I think the writing style of the book lends itself to parody and ridicule, it also falls pretty squarely into the “first world problems” meme zone. I get the draw, I lived with a near horder for years, and went to college with slobs; when I finally got my own space I broke down and decided to have as little clutter as possible. My method is eventually realizing I need to clean my closet, having a small panic attack, and finally screaming “its all crap!”, and donating it all to charity or to the landfill.


#10

The real magic, I find, is when you randomly find your precious possessions you though were long lost.


#11

The particular wording is likely suffering the usual language and cultural-gap of translation. Consider the parable of “Macho Business Donkey Wrestler”:

If you actually look for intention rather than phrasing it’s pretty clear. There’s no expectation that toilet paper will “spark joy” either. However, she doesn’t recommend you replace it with a “smooth stone that reminds you of your mother” as an earlier BoingBoing boogeyman article might suggest.


#12

The ‘spark joy’ thing was specifically about clothing. I think it wasn’t just a language barrier, but also probably a bit of a personality thing. Many people who went through the closets and only kept clothes that made them feel happy would still have plenty of clothes left, but for some of us, that’s just how what clothes do (or maybe we don’t own the right clothes?).


#13

Been there, done that, pissed me off. No positive life-change magic detected in the events.


#14

Healthy ideas taken to unhealthy, cargo-cult levels are unsurprisingly unhealthy.


#15

I have seen zero evidence in any of these posts that Kondo’s advice is commonly taken to unhealthy levels. Mostly people just construct a strawman based around literally a single sentence from the book. “Kondo says to only keep things that give me joy. OMG SHE WANTS ME TO THROW AWAY MY FORKS AND UNDERWEAR, WHAT A CRAZY PERSON.”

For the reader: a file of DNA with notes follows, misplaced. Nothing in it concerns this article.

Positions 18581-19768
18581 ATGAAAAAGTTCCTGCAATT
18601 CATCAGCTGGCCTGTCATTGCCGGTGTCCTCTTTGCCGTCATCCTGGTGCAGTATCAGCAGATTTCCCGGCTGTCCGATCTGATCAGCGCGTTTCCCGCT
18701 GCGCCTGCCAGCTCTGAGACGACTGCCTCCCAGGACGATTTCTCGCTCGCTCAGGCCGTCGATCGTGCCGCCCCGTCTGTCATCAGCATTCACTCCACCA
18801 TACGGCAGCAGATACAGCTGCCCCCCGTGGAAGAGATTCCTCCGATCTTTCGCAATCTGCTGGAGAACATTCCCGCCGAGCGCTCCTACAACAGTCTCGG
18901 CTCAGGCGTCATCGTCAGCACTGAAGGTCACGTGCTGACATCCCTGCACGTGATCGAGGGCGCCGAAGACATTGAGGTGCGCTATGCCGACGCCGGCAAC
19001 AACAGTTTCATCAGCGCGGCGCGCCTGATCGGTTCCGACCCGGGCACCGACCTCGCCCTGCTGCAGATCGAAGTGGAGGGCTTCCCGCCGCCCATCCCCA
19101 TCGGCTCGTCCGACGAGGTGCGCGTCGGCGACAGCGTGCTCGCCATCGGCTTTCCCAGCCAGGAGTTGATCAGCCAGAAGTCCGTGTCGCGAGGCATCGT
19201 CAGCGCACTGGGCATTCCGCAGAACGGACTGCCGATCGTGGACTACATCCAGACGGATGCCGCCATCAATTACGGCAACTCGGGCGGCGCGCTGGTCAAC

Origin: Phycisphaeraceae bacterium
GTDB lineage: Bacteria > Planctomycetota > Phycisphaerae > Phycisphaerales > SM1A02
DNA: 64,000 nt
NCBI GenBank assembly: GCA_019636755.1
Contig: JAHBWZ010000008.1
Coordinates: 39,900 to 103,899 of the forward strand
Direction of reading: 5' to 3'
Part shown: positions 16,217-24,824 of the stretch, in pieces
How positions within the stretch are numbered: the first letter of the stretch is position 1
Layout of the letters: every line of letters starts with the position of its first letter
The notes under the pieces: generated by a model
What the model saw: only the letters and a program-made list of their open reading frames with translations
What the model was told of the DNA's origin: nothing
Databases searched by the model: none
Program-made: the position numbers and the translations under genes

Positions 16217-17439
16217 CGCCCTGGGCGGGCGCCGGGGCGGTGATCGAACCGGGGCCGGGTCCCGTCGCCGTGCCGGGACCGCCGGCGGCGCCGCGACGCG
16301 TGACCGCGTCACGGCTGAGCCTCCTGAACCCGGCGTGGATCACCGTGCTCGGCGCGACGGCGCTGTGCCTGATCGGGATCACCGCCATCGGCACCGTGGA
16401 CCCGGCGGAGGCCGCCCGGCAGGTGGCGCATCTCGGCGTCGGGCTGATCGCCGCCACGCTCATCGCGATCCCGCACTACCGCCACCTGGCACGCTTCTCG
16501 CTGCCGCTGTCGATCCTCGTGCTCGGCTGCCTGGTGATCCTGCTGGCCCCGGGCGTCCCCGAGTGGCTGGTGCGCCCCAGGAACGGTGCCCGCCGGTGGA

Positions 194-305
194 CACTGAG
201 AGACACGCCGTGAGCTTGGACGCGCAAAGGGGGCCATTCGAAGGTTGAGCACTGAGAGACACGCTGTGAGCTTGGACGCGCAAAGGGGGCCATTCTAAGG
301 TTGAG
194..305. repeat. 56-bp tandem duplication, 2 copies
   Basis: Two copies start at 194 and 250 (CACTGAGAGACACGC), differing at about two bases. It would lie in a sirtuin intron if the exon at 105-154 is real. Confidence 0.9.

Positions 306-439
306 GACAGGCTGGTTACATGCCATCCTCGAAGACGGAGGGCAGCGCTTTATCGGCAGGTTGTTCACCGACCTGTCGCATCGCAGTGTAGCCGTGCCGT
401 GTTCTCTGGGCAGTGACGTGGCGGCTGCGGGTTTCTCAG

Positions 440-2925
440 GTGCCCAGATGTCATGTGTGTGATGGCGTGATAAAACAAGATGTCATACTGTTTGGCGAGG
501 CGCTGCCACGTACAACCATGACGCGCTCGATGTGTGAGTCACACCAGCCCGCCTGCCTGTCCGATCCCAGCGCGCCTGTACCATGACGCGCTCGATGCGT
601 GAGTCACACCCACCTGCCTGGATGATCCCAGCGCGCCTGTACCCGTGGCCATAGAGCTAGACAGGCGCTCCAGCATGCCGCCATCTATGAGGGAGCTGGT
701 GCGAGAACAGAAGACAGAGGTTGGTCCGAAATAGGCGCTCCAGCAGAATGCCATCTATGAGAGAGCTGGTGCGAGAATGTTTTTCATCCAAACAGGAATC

Or, for example, this article: a woman muses on how losing stuff can sometimes give you a chance to start over and fight stagnation, and compares and contrasts it with the experience of willingly discarding old clutter. BoingBoing response: “OMG SHE THINKS EVERYONE SHOULD GET THEIR LAPTOPS STOLEN, WHAT A CRAZY PERSON.”

I haven’t read Kondo’s book, but the only real problem that I’ve seen her detractors cite is that she wraps the advice in a sort of fluffy New Age-y delivery. That in itself needn’t undermine the underlying concepts.


#16

Yeah. People have different degrees of attachment to Stuff.

I genuinely could trim myself back to the contents of my pockets, spare underpants, and live in a small caravan. I think I’d like it actually.

I like the idea of accidentally losing stuff as a way to get rid of the more difficult things.


#17

Agreed. Even on my work machine, clutter buggers things up.

But, it’s an occasional joy to plumb the depths of my pack-rat like backups of computers past. I dump everything I can, database backups, and entire drive images, occasionally even making VM images of machines I am retiring.

There’s some holes in my backups due to drive crashes, but there’s a clear record of my thoughts, feelings, and general stuff I got up to going all the way back to early college. I actually have other media I haven’t figured out how to recover quite yet that will fill in the blanks back into high school, Jr. high and who knows how much earlier?

Never toss your data. There’s no joy there. =)

EDIT: Pictures of Ex’s are OK to toss.


#18

Digital Decluttering is now as important as Physical Decluttering. Hmmm. Digital and Physical life becoming of similar importance.


#19

“Digital Decluttering” has always been important for Windows users. If anything, it’s much less important now than, say, 1998. :wink:


#20

When my lair/workshop gets a fulltext search for the objects, I could perhaps agree with that statement.